Last week in this space, we discussed Mayor Ray Nagin's first 100 days in office, expressing cautious optimism for his future agenda. At the same time, we must offer our mayor fair warning on two familiar topics: focus and reorganizing government. The two are closely related.
Throughout our city's history, as we noted in our recent cover story on the transfer of mayoral power, "too many mayors have learned too late that priorities can shift in the face of crises" ("Men of the Moment," May 7, 2002). It happened to former Mayor Sidney Barthelemy and to Nagin predecessor Marc Morial. It could just as easily happen to Nagin.
We think Nagin knows this. During his "100 days" news conference Aug. 13, he used the word "focus" 15 times in the six minutes he spent discussing his agenda. Yet, that very agenda signals a shift of priorities -- a shift that concerns us.
Housing has now vaulted to the forefront of the Nagin agenda. Other priorities for the near future include police recruiting and crime reduction; developing a "proactive" street repair strategy; economic development projects; a citywide cleanliness campaign; a 100-bed methadone clinic to attack the heroin epidemic; reform of the mayoral and City Council professional service contracts systems; minority business development; a new personal computer on every desk at City Hall; and a $10 million pay raise for city employees.
The mayor's emphasis on housing is understandable. Citing a recent visit by top officials of the U.S. Department of Housing and Urban Development (HUD), the mayor said, "We are in the process of finalizing some plans for a comprehensive housing [program]." Moments earlier, Nagin said that a HUD audit of city housing and health programs turned up $15 million in possible irregularities. "If those exceptions are not cleared up ... [we] have to reimburse the feds $15 million," Nagin said.
Our concern is that the mayor's promise of a "comprehensive plan" for reorganizing City Hall will suffer as he becomes distracted by the crisis of the week. Already that reorganization -- one of his top three priorities during the recent campaign -- appears to have dropped quietly off the radar screen.
"City Hall needs a thorough reorganization," Nagin wrote in his campaign platform. "We have services duplicated by multiple agencies. New Orleans needs a top-down review of city governance and a comprehensive plan to address the problems discovered. By distributing resources effectively, we can increase efficiency and reduce the bureaucratic burden our city must support."
Reorganization of city government, we remind the mayor, is best done early. One of Marc Morial's chief laments was his failure to re-configure government after voters changed the City Charter in 1995 to give all mayors broader powers to do so. "The time to do any kind of reorganization is truly at the beginning of one's administration," Morial said. "It's really a lot more difficult than meets the eye."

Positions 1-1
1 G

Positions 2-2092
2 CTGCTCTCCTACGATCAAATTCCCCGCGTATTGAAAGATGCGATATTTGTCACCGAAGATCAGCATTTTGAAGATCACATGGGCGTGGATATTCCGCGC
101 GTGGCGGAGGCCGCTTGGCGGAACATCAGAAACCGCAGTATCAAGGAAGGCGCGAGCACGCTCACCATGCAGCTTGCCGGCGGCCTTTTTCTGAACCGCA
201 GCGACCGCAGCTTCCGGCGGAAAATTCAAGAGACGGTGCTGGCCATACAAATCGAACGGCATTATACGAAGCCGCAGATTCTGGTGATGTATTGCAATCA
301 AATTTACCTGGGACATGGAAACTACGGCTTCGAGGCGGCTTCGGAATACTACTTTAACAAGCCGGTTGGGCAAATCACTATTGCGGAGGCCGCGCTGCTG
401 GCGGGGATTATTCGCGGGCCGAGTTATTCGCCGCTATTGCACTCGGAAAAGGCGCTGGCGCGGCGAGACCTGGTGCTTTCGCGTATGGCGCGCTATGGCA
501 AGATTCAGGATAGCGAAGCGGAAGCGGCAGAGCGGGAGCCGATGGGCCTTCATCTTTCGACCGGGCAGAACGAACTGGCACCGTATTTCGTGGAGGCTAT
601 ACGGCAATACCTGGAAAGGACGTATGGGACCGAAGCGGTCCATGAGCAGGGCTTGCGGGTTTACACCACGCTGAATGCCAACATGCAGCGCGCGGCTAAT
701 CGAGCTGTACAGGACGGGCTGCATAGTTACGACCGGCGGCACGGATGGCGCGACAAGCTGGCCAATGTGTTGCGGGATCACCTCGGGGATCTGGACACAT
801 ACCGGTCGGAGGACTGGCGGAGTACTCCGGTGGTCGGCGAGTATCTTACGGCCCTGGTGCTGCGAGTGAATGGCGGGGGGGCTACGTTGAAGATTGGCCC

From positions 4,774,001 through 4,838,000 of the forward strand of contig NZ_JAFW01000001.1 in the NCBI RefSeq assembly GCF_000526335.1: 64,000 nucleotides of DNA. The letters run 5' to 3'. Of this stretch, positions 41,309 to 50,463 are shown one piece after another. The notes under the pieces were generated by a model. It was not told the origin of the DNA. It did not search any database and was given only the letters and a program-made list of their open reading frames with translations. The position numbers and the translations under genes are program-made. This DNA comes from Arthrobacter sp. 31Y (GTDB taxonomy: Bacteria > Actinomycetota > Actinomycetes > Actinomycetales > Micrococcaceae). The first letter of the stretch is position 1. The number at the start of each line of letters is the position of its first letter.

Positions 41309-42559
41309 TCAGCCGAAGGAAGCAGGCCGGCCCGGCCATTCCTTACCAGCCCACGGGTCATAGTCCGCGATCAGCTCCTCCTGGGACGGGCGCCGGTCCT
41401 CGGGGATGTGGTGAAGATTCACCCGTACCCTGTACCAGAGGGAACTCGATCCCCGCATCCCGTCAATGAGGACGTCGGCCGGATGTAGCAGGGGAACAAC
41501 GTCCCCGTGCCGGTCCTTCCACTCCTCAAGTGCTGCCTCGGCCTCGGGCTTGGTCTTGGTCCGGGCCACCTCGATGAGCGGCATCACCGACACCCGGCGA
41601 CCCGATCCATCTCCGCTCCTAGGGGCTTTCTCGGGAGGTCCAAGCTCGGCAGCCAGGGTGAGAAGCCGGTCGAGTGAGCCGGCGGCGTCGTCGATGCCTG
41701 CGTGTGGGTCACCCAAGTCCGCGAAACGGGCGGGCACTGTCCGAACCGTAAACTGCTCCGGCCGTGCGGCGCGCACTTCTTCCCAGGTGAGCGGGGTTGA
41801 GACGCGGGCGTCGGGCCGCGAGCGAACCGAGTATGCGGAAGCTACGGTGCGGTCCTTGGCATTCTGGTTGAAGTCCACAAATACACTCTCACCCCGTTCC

In June, Nagin made an early stab at reorganization when he asked both the City Council and the Civil Service Commission to create a one-year position for an executive assistant to the mayor for government organization and operations. His choice for the proposed post, former City Council dean Jim Singleton, withdrew his application for the high-paying ($110,482) job after a firestorm of political opposition and editorial protest ("The Counsel Man," July 9, 2002). A Nagin spokesperson said last week that the administration has no plan to revive the position. Meanwhile, there is no precise timetable for Nagin's promised comprehensive plan for reorganizing City Hall.
Individual efforts are underway, but they can hardly be called "comprehensive." Beth James, director of the Office of Economic Development, has completed a restructuring of OED. Similar efforts are underway by Finance Department director Reginald Zeno and Office of Intergovernmental Relations director Garey Forster. Chief Administrative Officer Kimberly Williamson's reorganization plan has been delayed -- understandably -- by her leadership role in the ongoing corruption probe, which has scattered the functions of the Department of Utilities among six other city entities.
Permits, licenses and some services are now available on the Internet and should free up city personnel for other work. The cost-saving work of technology guru Greg Meffert will buy Nagin some time. But the mayor will need help for the kind of major reorganization he promised voters. The Civil Service Commission must approve any transfer of department functions, according to the City Charter, and the City Council must be consulted before departments can be abolished or merged.
In our view, Nagin still needs someone to oversee a City Hall overhaul. Such experts are not easily plucked from the private sector or www.monster.com. If Nagin cannot find someone to do it, he might look to an unlikely source -- City Councilman Marlin Gusman, who was Morial's CAO (1996-2000) and is now among Nagin's adversaries. Gusman chaired the former mayor's unsuccessful Commission on Government Reorganization. The panel's solid 1997 report, "Rethinking Local Government" (www.bgr.org), was the city's last major effort at reorganizing City Hall.
It failed because then-Mayor Morial got distracted.
Fair warning, Mayor Nagin.